Joseph E. Peterson, Jonathan P. Warnock, Shawn L. Eberhart, Steven R. Clawson & Christopher R. Noto (2016)
New data towards the development of a comprehensive taphonomic framework for the Cleveland-Lloyd Dinosaur Quarry.
PeerJ Preprints 4:e2600v1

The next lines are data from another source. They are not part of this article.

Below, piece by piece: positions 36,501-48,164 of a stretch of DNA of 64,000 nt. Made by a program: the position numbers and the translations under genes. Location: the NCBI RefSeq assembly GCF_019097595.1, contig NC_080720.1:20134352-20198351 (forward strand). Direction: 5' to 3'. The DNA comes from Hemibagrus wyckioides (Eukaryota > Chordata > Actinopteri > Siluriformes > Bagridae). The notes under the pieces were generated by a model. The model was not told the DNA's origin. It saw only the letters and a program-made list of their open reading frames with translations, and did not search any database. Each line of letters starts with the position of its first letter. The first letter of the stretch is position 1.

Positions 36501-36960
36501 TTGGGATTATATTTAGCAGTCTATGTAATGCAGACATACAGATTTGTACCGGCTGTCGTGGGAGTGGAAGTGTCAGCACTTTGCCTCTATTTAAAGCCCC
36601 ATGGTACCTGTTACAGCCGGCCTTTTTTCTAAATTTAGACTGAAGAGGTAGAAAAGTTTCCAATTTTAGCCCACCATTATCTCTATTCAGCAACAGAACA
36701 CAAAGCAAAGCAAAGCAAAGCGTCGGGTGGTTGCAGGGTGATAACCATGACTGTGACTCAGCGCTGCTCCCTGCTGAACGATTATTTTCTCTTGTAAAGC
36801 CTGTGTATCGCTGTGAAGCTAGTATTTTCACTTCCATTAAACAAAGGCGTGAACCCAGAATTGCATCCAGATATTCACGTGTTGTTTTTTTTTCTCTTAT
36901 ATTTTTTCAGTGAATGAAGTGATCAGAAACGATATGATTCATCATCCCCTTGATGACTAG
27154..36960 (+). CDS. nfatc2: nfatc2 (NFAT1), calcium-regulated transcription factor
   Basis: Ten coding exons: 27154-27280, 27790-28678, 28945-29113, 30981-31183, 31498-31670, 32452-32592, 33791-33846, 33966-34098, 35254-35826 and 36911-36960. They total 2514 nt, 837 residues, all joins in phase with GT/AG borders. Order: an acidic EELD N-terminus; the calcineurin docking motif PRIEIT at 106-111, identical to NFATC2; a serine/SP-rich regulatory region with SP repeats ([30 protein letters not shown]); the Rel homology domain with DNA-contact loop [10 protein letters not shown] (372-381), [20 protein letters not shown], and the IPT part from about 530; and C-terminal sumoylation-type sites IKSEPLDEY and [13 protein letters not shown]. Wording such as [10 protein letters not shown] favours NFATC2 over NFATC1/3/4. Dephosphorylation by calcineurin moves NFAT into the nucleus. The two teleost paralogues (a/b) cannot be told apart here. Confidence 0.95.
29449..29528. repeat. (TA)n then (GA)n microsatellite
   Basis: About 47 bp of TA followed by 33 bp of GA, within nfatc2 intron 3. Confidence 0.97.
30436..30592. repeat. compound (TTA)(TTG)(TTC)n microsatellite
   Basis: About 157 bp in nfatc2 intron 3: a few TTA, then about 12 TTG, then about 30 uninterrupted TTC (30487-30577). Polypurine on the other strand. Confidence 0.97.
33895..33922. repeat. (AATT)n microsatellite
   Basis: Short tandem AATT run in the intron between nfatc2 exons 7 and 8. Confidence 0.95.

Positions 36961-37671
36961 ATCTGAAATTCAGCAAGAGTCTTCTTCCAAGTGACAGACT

The Cleveland-Lloyd Dinosaur Quarry (CLDQ) is the densest deposit of Jurassic theropod dinosaurs discovered to date. Unlike typical Jurassic bone deposits, it is dominated by the presence of Allosaurus fragilis. Since excavation began in the 1920’s numerous hypotheses have been put forward to explain the taphonomy of CLDQ, including a predator trap, a drought assemblage, and a poison spring. In an effort to reconcile the various interpretations of the quarry and reach a consensus on the depositional history of CLDQ, new data is required to develop a robust taphonomic framework congruent with all available data. Here we present two new data sets which aid in the development of such a robust taphonomic framework for CLDQ. First, x-ray fluorescence of CLDQ sediments indicate elevated barite and sulfide minerals relative to other sediments from the Morrison Formation, suggesting an ephemeral environment dominated by periods of hypereutrophic conditions during bone accumulation. Second, the degree of weathering and hydraulic equivalency of small bone fragments dispersed throughout the matrix were analyzed from CLDQ. Results of these analyses suggest that bone fragments are autochthonous or parautochthonous and are derived from bones deposited in the assemblage. The variability in abrasion exhibited by the fragments is most parsimoniously explained by periodic reworking and redeposition during seasonal fluctuations throughout the duration of the quarry assemblage. Collectively, these data support some previous interpretations that the CLDQ represents an attritional assemblage in a poorly-drained overbank deposit where vertebrate remains were introduced post-mortem to an ephemeral pond during flood conditions. Furthermore, elevated heavy metals and rare earth elements detected at the quarry are likely a diagenetic signal, potentially produced in part from an abundance of vertebrate remains, and not the primary driver for the accumulation of carcasses. These new data help to explain the specific depositional environment of the quarry, and represent a significant step in understanding the taphonomy of the bone bed and late Jurassic paleoecology.